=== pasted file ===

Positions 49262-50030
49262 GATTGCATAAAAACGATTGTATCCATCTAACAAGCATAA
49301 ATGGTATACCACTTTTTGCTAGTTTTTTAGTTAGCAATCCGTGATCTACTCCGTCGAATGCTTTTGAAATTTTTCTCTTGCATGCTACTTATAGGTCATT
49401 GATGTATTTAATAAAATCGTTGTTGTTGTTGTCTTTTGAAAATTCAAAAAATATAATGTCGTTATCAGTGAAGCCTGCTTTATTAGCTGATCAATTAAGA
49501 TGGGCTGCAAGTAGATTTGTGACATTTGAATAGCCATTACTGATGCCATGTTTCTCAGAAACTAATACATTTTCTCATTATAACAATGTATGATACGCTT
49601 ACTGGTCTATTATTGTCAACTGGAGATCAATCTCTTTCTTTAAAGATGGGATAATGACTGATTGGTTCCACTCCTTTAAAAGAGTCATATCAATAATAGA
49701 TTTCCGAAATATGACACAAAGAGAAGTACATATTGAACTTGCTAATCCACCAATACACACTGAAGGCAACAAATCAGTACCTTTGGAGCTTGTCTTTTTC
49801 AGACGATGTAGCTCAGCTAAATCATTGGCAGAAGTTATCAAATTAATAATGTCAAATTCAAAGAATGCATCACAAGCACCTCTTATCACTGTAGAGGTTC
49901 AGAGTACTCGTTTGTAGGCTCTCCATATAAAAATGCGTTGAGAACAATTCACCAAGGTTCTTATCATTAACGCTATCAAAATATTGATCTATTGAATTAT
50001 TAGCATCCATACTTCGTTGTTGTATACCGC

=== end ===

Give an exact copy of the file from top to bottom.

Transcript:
Positions 49262-50030
49262 GATTGCATAAAAACGATTGTATCCATCTAACAAGCATAA
49301 ATGGTATACCACTTTTTGCTAGTTTTTTAGTTAGCAATCCGTGATCTACTCCGTCGAATGCTTTTGAAATTTTTCTCTTGCATGCTACTTATAGGTCATT
49401 GATGTATTTAATAAAATCGTTGTTGTTGTTGTCTTTTGAAAATTCAAAAAATATAATGTCGTTATCAGTGAAGCCTGCTTTATTAGCTGATCAATTAAGA
49501 TGGGCTGCAAGTAGATTTGTGACATTTGAATAGCCATTACTGATGCCATGTTTCTCAGAAACTAATACATTTTCTCATTATAACAATGTATGATACGCTT
49601 ACTGGTCTATTATTGTCAACTGGAGATCAATCTCTTTCTTTAAAGATGGGATAATGACTGATTGGTTCCACTCCTTTAAAAGAGTCATATCAATAATAGA
49701 TTTCCGAAATATGACACAAAGAGAAGTACATATTGAACTTGCTAATCCACCAATACACACTGAAGGCAACAAATCAGTACCTTTGGAGCTTGTCTTTTTC
49801 AGACGATGTAGCTCAGCTAAATCATTGGCAGAAGTTATCAAATTAATAATGTCAAATTCAAAGAATGCATCACAAGCACCTCTTATCACTGTAGAGGTTC
49901 AGAGTACTCGTTTGTAGGCTCTCCATATAAAAATGCGTTGAGAACAATTCACCAAGGTTCTTATCATTAACGCTATCAAAATATTGATCTATTGAATTAT
50001 TAGCATCCATACTTCGTTGTTGTATACCGC